Young Farmer Ends Life.
On Saturday evening at about seven o'clock at his home six miles southwest of Girard in South Otter township, Frank Adcock committed suicide by taking carbolic acid. At the inquest which was held by Coroner Karnes a number of witnesses testified, chief among them being, Israel Adcock, father of the young man. His evidence was that his son went to his home about five o'clock to look after his stock. Not returning in the usual length of time, the father went to see what was the trouble. He found the young man lying on the bed with life extinct. Near him was a bottle which had contained carbolic acid. There was no evidence given to show that by the actions of the deceased he had any intention of taking his life. However, his friends noticed that he was grieving very much over the death of his wife, which had occurred on Tuesday, July 30. It was the opinion of his father, as well as his friends, that grieving over the loss of his wife temporarily unbalanced his mind and caused him to commit the rash act.
Some months past, Mr. Adcock has been united in marriage with Miss Fannie Lentz, of Nevada, Mo. Her death occurred on the above mentioned date from blood poisoning.
The coroner's jury returned a verdict that deceased came to his death from taking carbolic acid with suicidal intent on or about the hour above given on Saturday, August 3, 1912.
Deceased is a son of Mr. And Mrs. Israel Adcock and the family is highly respected in that vicinity. The tragic death of young Adcock has caused a feeling of sadness to spread over the entire community. The young man was a few months past 21 years of age.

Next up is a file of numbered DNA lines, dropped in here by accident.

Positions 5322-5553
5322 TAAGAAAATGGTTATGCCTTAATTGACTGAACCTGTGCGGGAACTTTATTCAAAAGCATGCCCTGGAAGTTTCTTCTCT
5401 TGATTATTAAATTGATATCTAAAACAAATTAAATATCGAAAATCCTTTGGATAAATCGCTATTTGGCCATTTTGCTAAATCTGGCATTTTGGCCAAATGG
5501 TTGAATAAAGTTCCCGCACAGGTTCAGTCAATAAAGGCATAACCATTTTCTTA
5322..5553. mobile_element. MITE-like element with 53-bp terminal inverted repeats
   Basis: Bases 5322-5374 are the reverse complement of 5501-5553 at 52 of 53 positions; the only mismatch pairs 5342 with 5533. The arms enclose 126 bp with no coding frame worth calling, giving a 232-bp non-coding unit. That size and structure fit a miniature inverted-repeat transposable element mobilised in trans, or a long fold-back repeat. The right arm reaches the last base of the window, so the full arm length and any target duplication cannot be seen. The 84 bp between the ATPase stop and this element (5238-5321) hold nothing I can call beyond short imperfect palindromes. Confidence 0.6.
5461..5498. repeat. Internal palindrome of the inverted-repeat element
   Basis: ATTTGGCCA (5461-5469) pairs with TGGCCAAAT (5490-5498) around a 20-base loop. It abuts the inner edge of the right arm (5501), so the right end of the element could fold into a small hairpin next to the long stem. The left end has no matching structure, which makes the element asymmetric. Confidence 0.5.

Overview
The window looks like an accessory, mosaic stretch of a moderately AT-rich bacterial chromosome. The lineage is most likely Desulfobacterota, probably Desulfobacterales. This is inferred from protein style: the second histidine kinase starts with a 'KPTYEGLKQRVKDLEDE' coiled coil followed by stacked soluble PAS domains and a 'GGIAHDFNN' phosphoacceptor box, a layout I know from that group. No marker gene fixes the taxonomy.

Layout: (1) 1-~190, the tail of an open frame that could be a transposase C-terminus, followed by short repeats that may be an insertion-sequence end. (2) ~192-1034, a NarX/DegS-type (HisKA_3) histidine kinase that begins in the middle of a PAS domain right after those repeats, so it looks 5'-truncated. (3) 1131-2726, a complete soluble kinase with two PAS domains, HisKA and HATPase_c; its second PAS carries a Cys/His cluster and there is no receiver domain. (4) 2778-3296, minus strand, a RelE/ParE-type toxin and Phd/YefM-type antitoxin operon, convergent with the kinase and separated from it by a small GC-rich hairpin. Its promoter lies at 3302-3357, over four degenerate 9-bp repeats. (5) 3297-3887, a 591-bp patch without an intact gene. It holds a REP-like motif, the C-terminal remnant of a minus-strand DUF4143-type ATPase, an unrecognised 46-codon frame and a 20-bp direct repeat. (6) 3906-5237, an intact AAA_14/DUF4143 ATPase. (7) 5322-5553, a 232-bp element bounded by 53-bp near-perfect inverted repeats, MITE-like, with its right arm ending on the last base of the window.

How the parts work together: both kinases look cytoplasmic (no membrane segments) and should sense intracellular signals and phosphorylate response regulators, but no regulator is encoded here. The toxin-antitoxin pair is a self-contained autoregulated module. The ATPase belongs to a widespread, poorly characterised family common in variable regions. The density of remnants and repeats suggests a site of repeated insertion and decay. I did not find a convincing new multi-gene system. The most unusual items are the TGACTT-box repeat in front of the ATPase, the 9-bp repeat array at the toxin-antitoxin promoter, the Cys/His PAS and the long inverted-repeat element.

Funeral services and interment were held at Union Chapel on Monday afternoon.
This community was thrown into a state of excitement Saturday when the message rang out over the phone that Frank M. Adcock had committed suicide at his home in South Otter. He had lost his wife only Tuesday of last week and because of which his mind became unbalanced causing him to commit the rash act. He had only that day moved most all his household effects to the home of his parents, Israel Adcock and wife. He went back to his home about 5 p. m. Saturday to look after some of his stock and not returning as soon as his father expected, went to see after him. When he arrived at the house he found the door open and going in found his boy lying across a bed and going near, found he was dead. There being no phone in the house, he ran out and called to George Walters who responded and phoned for help and it was not long till a goodly number of people both men and women were present. Deputy Coroner Lott was notified who called C. E. Berry, undertaker of Palmyra and gave him power to remove the body to the home of the deceased's father, Israel Adcock. When better accomodations could be had, after removal, the body was washed and laid out but not embalmed till after the coroner could come. Coroner D. H. Karnes and Deputy Lott came up Sunday morning and empaneled a jury as follows: J. W. Bristow, J. B. Corder, W. E. Martin, Ben Corder, Sam Bristow and J. J. Gardner with J. W. Bristow foreman and J. J. Gardner clerk. Only a few witnesses were examined but sufficient evidence was given for the jury to return the following verdict: "That deceased came to death by taking carbolic acid with suicidal intent." Funeral services were held at Union Chapel Monday at 10 a. m. conducted by Rev. Will England and the body interred by the side of his wife. He leaves his father and mother, one brother and three sisters. He was in his 22nd year and was a good boy, quiet sober and industrious.
Grief over his wife's death.
Causes Former Nevada Girl's Husband to Suicide.
Springfield, Ill., August 5. -- Grief over the death of his bride of four months is given as the cause of the suicide last night at his home near Girard, of Frank. M. Adcock, a young Macoupin county farmer. Mrs. Adcock, who was formerly Miss Fannie Lentz of Nevada, Mo., died last Tuesday, following an operation from which blood poisoning developed.
Mr. and Mrs. P. W. Lentz [sic] of Nevada, Mo., who were called to Girard by the death of their daughter, will remain for the funeral of their son in law.